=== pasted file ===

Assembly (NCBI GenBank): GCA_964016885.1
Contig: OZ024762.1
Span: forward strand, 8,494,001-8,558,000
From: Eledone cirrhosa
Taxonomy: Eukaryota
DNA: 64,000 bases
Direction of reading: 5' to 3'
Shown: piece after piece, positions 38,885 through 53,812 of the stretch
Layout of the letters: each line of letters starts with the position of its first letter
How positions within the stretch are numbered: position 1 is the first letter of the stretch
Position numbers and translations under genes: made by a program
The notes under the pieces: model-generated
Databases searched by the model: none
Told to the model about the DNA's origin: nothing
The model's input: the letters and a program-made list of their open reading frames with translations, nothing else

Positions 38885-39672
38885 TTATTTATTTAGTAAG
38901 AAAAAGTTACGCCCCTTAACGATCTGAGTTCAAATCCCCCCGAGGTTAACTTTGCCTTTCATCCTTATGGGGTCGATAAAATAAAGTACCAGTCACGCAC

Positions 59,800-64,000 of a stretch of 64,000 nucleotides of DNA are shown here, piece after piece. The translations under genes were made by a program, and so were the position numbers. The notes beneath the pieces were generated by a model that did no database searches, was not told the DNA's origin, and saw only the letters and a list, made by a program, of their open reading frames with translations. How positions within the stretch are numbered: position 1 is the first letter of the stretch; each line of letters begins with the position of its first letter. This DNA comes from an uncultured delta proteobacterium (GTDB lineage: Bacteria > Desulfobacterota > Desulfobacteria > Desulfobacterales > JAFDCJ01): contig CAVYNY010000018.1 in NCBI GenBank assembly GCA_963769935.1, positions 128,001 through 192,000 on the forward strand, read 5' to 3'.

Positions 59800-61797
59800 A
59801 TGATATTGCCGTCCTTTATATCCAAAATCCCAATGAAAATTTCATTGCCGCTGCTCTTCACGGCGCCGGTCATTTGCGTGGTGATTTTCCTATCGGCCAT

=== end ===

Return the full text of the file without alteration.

Assembly (NCBI GenBank): GCA_964016885.1
Contig: OZ024762.1
Span: forward strand, 8,494,001-8,558,000
From: Eledone cirrhosa
Taxonomy: Eukaryota
DNA: 64,000 bases
Direction of reading: 5' to 3'
Shown: piece after piece, positions 38,885 through 53,812 of the stretch
Layout of the letters: each line of letters starts with the position of its first letter
How positions within the stretch are numbered: position 1 is the first letter of the stretch
Position numbers and translations under genes: made by a program
The notes under the pieces: model-generated
Databases searched by the model: none
Told to the model about the DNA's origin: nothing
The model's input: the letters and a program-made list of their open reading frames with translations, nothing else

Positions 38885-39672
38885 TTATTTATTTAGTAAG
38901 AAAAAGTTACGCCCCTTAACGATCTGAGTTCAAATCCCCCCGAGGTTAACTTTGCCTTTCATCCTTATGGGGTCGATAAAATAAAGTACCAGTCACGCAC

Positions 59,800-64,000 of a stretch of 64,000 nucleotides of DNA are shown here, piece after piece. The translations under genes were made by a program, and so were the position numbers. The notes beneath the pieces were generated by a model that did no database searches, was not told the DNA's origin, and saw only the letters and a list, made by a program, of their open reading frames with translations. How positions within the stretch are numbered: position 1 is the first letter of the stretch; each line of letters begins with the position of its first letter. This DNA comes from an uncultured delta proteobacterium (GTDB lineage: Bacteria > Desulfobacterota > Desulfobacteria > Desulfobacterales > JAFDCJ01): contig CAVYNY010000018.1 in NCBI GenBank assembly GCA_963769935.1, positions 128,001 through 192,000 on the forward strand, read 5' to 3'.

Positions 59800-61797
59800 A
59801 TGATATTGCCGTCCTTTATATCCAAAATCCCAATGAAAATTTCATTGCCGCTGCTCTTCACGGCGCCGGTCATTTGCGTGGTGATTTTCCTATCGGCCAT